(AFP) — Israel is taking seriously a threat issued by the head of the Al-Qaeda network Osama Bin Laden in which he vowed the “liberation of Palestine,” a government spokesman said on Monday. “We take seriously the threats of Al-Qaeda just as we take seriously threats by all terrorist organisations,” Mark Regev told AFP. “We have observed Al-Qaeda activities near Israel, notably in Lebanon, Jordan and in the Sinai” peninsula of neighbouring Egypt, he said… Click for full article

It’s not entirely clear when Bin Laden is pandering to the Palestinian cause and when he is serious, though Israel should remain concerned about this threat. Bin Laden began to champion the Palestinian cause in some of his speeches especially after 9/11 when passions were on fire in the Middle East and beyond, but offered no real support to them — not with his money weapons or fighters. Only propagandists like the authors of the Israel Lobby Report Stephen Walt and John Mearsheimer took Bin Laden’s previous statements on the Palestinians at face value because it nicely suited their thesis, which argued that United States’ support for Israel has been detrimental to American security (more so than, for example, arguing that the United States’ foreign policy has been detrimental to itself). Of course an honest look at the conflict between Bin Laden and the Unites States makes clear that Bin Laden’s real grievance was and is that the Saudi government allowed the United States to station its troops and air bases inside the Saudi Kingdom (in what he saw as holy Muslim land) after the first Gulf war. Bin Laden’s international Jihadist campaign was also inspired by a world view in favor of reinstating the Islamic Caliphate. His grievances against Israel may not have even ranked as secondary or tertiary in significance. With a wherewithal like Bin Laden’s, he could have made his enmity towards Israel felt there, had this truly been his cause over the years, and had he backed Palestinian militant groups with his full thrust. I have offered my critique on this before. But there may be something more to Bin Laden’s latest threats against Israel because they are unusually direct. Generally speaking, analysts regard Bin Laden’s threats as credible, and look to his speeches for signs of a change in policy.

Lebanese army soldiers patrolling the destroyed Nahr al Bared Palestinian refugee camp in Tripoli, Lebanon. AP [File]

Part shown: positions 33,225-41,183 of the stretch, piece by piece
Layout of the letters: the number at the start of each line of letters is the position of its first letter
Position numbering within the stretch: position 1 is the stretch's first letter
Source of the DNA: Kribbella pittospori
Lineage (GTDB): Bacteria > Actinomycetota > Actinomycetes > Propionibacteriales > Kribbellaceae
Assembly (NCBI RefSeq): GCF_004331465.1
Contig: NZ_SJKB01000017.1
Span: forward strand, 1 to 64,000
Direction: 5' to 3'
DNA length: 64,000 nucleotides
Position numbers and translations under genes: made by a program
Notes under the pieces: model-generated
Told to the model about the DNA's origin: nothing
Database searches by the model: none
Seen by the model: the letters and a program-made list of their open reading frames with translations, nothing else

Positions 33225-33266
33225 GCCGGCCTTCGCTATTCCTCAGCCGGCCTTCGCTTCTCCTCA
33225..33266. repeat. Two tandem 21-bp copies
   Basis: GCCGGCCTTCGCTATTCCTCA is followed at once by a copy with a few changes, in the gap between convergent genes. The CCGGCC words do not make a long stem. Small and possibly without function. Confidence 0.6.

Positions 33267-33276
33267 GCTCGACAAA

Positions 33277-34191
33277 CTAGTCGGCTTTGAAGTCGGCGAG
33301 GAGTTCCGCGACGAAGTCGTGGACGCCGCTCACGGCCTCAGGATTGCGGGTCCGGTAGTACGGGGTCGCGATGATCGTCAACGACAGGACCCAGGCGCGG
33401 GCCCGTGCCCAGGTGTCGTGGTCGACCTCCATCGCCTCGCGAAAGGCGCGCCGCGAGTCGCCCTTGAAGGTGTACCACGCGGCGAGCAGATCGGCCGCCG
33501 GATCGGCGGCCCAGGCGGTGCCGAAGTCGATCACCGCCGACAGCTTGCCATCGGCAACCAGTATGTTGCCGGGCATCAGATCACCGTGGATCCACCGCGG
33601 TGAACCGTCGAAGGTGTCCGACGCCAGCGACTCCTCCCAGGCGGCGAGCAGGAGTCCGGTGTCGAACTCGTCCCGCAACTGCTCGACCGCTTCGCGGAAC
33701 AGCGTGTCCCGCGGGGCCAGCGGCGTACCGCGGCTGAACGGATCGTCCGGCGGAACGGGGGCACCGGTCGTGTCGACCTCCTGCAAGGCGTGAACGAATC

Also there were reports last week that the militant group Fatah al-Islam — which you may remember as the group holed up in the Nahr al-Bared Palestinian refugee camp in Tripoli, Lebanon over the summer, where they waged a drawn out battle in Lebanon and against the Lebanese army — had escaped with its remaining members and moved to Gaza recently. But this report is based solely on statements by Ahmed Abdel Rahman, a top aide to PA President Mahmoud Abbas, without further evidence, so we don’t really know. One has to be naturally skeptical of the source as it may reflect Fatah — Hamas factionalism and Fatah efforts to scare the international community about Hamas’ conduct in order to further isolate the group. Abdel Rahman blames Hamas’ violent takoever of the Gaza Strip last June for creating chaotic conditions there — not without merit — and for welcoming Fatah al-Islam into the territory. Yet I find it difficult to believe, that even while Hamas and Fatah al-Islam are fellow Sunni radical organizations, that any Palestinian group would embrace Fatah al-Islam with open arms after the group’s conduct last summer resulted in the utter destruction of the Nahr al-Bared Palestinian refugee camp, and many Palestinians lost their homes and livelihoods because of it. Or do they solely blame the Lebanese army for that destruction? It is hard to tell — for example, during the first few days of the Second Lebanon War in 2006, many Lebanese were furious at Hezbollah for instigating a war with Israel, though once Israel began the bombing campaign they quickly rallied around Hezbollah as heroes and re-directed their ire at Israel. Even if the reports of Fatah al-Islam’s re-emergence in the Gaza Strip were true, the threat from Fatah al-Islam is not as serious as the threat from al-Qaeda (if the the Lebanese armed forces could crush their uprising this summer, the IDF can, to be sure). Fatah al-Islam is a singular organization inspired by al Qaeda but finite in size and capability, while al-Qaeda has become a much more dangerous and decentralized movement (and an ‘ism’) with widespread appeal. These may be signs of a much larger menace coming from Gaza in the future.